☛ Want the latest procurement and supply chain news delivered straight to your inbox? Sign up for the Supply Management Daily
18 October 2013 | Will Green
The Association of Labour Providers (ALP) and the British Growers Association (BGA) have joined forces to strengthen the supply of labour to the agricultural sector in the wake of the government’s decision to scrap the Seasonal Agricultural Workers Scheme.
The ALP and the BGA have entered into a strategic alliance to improve communication, collaboration and joint representation between the two organisations, with the aim of highlighting the importance of labour supply in the fresh produce sector.
While talks have been going on for some time, BGA chief executive James Hallett said a government move to scrap the seasonal workers scheme - which allows fruit and vegetable growers to employ migrant workers from Bulgaria and Romania - had provided “added impetus”.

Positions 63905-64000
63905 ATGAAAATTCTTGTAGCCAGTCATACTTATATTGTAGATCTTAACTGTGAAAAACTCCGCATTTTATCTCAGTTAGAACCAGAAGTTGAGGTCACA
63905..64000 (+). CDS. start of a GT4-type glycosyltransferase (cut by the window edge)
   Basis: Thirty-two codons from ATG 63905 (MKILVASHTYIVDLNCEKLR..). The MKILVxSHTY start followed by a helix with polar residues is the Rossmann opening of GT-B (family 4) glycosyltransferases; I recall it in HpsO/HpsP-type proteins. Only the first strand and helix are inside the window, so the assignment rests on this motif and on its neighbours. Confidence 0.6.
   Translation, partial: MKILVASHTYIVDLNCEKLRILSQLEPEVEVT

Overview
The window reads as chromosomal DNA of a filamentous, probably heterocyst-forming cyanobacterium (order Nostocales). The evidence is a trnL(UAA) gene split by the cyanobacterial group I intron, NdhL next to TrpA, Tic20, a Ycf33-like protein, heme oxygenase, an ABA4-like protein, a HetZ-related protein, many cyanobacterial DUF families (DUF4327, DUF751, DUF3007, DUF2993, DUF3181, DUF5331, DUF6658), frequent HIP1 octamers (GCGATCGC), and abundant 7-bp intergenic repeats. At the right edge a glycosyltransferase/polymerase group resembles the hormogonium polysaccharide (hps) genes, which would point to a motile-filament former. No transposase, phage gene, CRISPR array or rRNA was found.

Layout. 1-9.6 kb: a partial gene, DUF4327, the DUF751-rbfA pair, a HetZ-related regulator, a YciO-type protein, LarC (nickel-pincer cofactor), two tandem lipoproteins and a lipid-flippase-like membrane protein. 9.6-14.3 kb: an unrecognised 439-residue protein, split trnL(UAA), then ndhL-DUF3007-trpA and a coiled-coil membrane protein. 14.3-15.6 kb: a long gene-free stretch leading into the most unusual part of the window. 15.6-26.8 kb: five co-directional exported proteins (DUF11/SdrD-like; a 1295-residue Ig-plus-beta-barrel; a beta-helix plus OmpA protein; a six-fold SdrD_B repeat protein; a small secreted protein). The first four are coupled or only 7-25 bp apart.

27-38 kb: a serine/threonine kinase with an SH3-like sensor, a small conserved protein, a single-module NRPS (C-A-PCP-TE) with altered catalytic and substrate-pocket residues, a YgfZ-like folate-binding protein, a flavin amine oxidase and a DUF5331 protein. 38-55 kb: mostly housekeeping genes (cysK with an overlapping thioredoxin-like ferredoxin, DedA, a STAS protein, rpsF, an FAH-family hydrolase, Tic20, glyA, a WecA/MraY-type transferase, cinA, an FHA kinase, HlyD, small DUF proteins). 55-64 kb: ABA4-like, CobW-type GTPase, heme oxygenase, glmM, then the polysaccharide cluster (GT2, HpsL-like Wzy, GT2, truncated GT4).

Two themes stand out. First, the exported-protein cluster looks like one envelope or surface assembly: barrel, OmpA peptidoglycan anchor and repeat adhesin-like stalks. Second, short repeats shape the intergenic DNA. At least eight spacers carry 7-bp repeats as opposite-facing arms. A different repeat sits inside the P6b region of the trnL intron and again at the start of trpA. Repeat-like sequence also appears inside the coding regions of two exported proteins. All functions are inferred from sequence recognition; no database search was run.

“The government’s decision to scrap the Seasonal Agricultural Workers Scheme - which accounts for a third of Britain’s seasonal agricultural labour force - puts the supply of reliable and skilled workers right at the top of the industry’s agenda,” he said.
“This partnership not only represents a joint commitment to drive up standards and improve collaboration across all aspects of labour provision in the fresh produce sector, it also strengthens our voice in pressing ministers to explain how they will work with the industry to ensure enough workers can be found to carry out essential planting and harvesting operations on UK farms.”
ALP director David Camp said: “It is essential that every horticulture business which relies upon seasonal workers plans now to secure their labour supply in 2014 and beyond.”
A Home Office spokesman said: "Our policy is to allow only highly-skilled workers from outside the European Economic Area, with an annual limit. At a time of unemployment in the UK and across Europe, our unskilled and low-skilled labour needs in every sector should be met by UK and European employees."